116 3rd St SE
Cedar Rapids, Iowa 52401
Following a year of planning and negotiations, the Unitarian Universalist Society of Iowa City congregation will vote on a specific proposal for relocating from its downtown home.
The congregation will vote Feb. 1 on a proposal that likely will involve the purchase of a few acres in east Iowa City and a sale of the current site at 10 S. Gilbert St.
Ninety-one percent of the congregation voted in November 2013 against renovating the site and in favor of finding new facilities.
Tim Adamson, chairman of the facilities steering committee, said an official agreement - which involves a property owner and Jessie Allen of Allen Homes - still is coming together.
'We have discussed a plan that we believe would be very viable for us, but it involves working with a developer,” Adamson said. 'Those negotiations are ongoing. We'd rather really not talk about the details at this moment.”
Adamson said the negotiations likely will include selling the society's space on Gilbert Street to Allen in exchange for a few acres the local developer is working to acquire in east Iowa City.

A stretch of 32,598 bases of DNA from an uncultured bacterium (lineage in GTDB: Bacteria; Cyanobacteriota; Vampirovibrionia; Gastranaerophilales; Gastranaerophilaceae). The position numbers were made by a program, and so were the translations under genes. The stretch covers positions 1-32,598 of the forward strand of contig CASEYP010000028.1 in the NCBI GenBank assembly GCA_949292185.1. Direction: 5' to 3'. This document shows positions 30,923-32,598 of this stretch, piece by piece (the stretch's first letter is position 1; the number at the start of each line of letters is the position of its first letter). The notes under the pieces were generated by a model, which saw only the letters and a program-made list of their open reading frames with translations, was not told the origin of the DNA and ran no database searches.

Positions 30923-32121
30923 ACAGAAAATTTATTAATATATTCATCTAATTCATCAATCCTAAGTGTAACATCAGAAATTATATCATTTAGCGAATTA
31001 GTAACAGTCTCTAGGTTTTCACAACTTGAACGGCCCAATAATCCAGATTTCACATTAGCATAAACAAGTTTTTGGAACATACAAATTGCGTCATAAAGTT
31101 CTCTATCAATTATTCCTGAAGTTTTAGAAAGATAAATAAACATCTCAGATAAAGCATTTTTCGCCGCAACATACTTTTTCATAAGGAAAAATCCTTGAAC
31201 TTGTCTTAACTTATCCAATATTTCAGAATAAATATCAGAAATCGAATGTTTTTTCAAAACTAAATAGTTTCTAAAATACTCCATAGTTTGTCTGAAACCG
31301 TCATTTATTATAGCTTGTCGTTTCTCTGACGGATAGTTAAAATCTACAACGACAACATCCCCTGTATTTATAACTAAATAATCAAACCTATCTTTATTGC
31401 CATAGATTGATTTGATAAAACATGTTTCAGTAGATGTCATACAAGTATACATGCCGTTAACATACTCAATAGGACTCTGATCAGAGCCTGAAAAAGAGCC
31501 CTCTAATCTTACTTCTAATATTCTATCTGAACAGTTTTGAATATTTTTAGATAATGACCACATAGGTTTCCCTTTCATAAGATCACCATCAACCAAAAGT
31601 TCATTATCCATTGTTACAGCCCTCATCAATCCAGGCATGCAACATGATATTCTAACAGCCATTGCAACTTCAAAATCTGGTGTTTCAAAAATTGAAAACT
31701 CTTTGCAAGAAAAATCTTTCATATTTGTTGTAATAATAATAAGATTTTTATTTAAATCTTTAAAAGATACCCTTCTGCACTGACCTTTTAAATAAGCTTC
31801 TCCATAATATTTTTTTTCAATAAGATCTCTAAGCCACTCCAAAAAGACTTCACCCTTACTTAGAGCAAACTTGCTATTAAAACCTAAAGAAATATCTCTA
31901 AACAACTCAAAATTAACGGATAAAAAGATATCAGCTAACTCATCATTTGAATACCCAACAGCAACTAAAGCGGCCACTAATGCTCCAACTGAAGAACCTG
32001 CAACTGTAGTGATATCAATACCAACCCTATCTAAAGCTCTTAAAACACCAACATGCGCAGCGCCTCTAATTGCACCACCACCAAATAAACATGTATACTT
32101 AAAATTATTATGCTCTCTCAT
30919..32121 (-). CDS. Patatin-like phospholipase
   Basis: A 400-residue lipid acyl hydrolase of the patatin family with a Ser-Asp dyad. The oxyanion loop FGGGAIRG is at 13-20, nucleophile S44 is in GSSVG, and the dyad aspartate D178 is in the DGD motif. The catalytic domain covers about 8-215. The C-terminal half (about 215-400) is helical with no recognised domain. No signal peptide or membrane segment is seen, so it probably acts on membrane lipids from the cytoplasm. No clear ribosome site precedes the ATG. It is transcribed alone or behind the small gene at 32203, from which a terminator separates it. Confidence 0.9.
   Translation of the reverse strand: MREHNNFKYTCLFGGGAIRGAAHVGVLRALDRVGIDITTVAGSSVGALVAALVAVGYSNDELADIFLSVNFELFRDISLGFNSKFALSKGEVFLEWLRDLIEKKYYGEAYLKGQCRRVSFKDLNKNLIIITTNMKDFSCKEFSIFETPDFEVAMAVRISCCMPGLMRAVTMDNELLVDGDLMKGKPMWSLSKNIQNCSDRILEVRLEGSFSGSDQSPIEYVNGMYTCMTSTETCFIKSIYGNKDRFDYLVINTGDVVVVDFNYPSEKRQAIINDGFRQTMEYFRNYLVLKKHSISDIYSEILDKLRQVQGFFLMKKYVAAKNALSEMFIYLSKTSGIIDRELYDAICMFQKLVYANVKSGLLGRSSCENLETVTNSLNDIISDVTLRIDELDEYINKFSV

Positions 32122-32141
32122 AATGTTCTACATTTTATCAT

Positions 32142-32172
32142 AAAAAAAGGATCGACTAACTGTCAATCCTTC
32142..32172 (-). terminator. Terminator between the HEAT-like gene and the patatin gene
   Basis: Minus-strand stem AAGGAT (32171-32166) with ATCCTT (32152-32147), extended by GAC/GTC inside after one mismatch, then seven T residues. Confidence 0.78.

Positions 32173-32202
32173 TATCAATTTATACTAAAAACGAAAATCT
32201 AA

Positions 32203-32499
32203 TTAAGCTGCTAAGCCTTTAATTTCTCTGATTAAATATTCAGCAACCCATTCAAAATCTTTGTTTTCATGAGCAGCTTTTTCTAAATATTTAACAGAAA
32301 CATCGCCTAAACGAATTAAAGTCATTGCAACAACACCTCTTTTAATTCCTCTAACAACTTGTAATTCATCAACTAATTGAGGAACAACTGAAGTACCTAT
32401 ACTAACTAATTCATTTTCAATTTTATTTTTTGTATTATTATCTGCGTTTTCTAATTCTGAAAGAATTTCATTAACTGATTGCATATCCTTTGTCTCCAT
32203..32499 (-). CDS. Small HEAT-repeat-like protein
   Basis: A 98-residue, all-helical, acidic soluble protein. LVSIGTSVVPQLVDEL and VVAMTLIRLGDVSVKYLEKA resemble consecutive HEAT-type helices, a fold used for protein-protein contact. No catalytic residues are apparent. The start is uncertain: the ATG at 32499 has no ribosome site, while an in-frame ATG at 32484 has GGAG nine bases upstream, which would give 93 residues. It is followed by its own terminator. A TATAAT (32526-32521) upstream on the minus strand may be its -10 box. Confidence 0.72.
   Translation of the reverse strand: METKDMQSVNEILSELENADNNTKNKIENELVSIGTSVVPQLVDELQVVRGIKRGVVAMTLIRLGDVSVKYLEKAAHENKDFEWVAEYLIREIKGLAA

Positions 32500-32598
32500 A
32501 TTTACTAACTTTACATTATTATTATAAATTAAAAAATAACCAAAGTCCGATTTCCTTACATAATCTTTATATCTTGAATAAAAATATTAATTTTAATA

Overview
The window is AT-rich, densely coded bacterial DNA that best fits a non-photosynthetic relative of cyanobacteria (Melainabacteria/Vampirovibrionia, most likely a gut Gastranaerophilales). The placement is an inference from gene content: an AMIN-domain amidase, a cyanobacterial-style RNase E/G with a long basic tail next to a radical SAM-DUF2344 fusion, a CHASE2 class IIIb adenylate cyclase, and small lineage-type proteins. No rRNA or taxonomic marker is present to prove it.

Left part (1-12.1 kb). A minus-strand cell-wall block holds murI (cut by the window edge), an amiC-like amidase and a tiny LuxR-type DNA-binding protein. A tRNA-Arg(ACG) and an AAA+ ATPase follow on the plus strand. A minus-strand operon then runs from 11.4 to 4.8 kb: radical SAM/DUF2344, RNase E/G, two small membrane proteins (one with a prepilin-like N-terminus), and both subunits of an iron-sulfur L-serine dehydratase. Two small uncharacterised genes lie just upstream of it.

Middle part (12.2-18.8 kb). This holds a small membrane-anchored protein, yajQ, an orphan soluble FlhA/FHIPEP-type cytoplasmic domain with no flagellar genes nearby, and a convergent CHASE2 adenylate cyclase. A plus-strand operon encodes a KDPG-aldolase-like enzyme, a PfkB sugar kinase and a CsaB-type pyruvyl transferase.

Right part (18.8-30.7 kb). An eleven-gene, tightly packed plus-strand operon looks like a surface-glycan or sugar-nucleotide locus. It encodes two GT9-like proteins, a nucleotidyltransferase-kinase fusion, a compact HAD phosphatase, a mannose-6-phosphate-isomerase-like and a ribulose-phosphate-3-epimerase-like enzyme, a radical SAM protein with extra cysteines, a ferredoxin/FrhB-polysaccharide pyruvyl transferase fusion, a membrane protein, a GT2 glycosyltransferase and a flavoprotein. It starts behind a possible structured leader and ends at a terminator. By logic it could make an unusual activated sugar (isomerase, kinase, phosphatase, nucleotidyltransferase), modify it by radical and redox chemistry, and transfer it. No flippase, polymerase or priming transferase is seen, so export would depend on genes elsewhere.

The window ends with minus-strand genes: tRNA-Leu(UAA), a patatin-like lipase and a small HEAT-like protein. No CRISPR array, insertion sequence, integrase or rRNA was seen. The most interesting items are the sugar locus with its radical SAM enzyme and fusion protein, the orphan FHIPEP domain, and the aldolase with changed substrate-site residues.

Allen likely would develop the downtown site, while the Unitarian Universalist Society would contract with another developer to build a facility on the acquired property, Adamson said.
Ultimately, the deal would be contingent on the roughly 350-member congregation's vote. A detailed plan will be presented to the members before votes are cast.
Adamson said the decision to relocate has been building for some time.
'The society has been considering new facilities for about 20 years. It's a long conversation,” he said. 'A few years ago we decided to really go back to look at our mission and our vision to make sure we are all clear in who we are and what we want to do in the community.”
The Gilbert Street site has been standing since 1908. The congregation faces two key challenges - the aging building no longer suits the society's needs, and the congregation is landlocked into the lot with little room for expansion, said the Rev. Steven Protzman.
'The building no longer meets our needs, it is not accessible, it isn't large enough and it isn't flexible to meet our mission,” Protzman said.
Costs associated with an agreement still are being negotiated, Protzman said.
Despite the size constraints and overwhelming vote in support for relocating, Protzman acknowledged the decision to move doesn't sit well with everyone.
'There's mixed feelings about that. Some people would very much like to stay downtown,” Protzman said. 'The most important thing is that we are able to achieve our mission wherever we are.”
The society was founded in 1838, and the Gilbert Street location actually is its third, Protzman added.
In the end, Protzman said, whatever the decision, care will be taken to make sure the new building lasts another 100-plus years.
'We do want to be thoughtful about making a new decision because we are in it for the long term,” he said.